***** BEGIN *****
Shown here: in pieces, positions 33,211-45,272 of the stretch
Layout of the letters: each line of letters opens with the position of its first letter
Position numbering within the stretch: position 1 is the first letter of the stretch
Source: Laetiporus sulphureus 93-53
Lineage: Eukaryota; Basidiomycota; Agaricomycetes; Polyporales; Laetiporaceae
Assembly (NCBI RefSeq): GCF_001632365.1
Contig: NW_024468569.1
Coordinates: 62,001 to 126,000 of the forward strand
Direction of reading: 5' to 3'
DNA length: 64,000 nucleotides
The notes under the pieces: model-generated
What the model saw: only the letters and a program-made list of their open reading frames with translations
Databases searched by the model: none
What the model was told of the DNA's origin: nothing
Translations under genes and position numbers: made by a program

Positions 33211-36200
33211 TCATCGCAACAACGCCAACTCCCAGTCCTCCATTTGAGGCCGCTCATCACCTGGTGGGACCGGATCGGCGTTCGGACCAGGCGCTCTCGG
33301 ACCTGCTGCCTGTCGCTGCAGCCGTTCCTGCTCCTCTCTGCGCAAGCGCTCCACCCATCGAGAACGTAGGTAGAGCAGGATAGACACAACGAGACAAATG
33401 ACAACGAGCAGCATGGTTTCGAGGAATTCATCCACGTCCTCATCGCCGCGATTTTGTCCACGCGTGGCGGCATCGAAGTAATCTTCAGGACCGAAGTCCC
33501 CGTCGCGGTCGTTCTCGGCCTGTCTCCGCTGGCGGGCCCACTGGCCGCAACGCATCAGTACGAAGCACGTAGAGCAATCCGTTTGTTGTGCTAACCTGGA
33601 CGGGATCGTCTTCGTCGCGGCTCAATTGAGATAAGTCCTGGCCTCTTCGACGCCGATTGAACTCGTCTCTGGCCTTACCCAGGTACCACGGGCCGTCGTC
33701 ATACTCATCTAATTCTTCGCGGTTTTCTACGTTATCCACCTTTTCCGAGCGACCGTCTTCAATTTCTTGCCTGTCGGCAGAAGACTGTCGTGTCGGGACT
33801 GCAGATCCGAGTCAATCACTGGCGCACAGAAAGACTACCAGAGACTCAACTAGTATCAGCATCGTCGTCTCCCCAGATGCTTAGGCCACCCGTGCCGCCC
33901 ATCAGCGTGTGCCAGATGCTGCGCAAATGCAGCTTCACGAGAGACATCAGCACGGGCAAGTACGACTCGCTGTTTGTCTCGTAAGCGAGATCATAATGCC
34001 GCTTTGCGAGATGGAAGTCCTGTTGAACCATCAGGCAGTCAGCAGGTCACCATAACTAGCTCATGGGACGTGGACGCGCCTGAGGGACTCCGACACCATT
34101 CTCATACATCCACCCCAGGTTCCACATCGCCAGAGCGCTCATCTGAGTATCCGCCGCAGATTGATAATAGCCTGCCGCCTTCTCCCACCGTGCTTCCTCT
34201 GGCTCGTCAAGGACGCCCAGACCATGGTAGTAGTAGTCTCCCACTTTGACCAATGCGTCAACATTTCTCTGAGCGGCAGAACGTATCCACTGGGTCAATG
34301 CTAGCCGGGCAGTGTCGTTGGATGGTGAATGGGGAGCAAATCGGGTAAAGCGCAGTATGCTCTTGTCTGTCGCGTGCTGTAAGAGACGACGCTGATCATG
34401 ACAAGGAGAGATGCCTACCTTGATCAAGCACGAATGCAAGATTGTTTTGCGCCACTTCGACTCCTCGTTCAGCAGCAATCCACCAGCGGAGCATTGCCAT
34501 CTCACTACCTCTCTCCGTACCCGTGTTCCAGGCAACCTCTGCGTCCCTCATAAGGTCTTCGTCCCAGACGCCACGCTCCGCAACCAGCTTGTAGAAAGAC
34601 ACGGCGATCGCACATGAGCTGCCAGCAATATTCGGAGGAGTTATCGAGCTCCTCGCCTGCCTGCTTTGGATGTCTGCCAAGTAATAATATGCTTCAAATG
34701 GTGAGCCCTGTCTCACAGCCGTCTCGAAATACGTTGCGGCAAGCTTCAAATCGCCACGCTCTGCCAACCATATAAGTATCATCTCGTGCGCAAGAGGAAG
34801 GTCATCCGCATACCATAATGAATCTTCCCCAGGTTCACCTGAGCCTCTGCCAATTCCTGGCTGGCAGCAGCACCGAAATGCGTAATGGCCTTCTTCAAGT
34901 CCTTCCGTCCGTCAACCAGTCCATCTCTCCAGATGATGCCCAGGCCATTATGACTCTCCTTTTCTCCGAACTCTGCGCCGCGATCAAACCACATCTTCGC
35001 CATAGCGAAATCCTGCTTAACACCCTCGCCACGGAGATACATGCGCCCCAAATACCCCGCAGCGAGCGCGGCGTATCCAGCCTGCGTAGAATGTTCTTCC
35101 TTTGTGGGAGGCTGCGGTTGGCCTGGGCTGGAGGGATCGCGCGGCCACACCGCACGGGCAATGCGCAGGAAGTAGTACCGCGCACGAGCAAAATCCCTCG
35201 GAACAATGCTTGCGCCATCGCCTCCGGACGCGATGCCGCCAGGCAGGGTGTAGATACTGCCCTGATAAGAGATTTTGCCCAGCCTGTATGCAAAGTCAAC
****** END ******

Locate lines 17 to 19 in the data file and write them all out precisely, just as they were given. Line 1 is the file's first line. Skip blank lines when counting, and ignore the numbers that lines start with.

33211 TCATCGCAACAACGCCAACTCCCAGTCCTCCATTTGAGGCCGCTCATCACCTGGTGGGACCGGATCGGCGTTCGGACCAGGCGCTCTCGG
33301 ACCTGCTGCCTGTCGCTGCAGCCGTTCCTGCTCCTCTCTGCGCAAGCGCTCCACCCATCGAGAACGTAGGTAGAGCAGGATAGACACAACGAGACAAATG
33401 ACAACGAGCAGCATGGTTTCGAGGAATTCATCCACGTCCTCATCGCCGCGATTTTGTCCACGCGTGGCGGCATCGAAGTAATCTTCAGGACCGAAGTCCC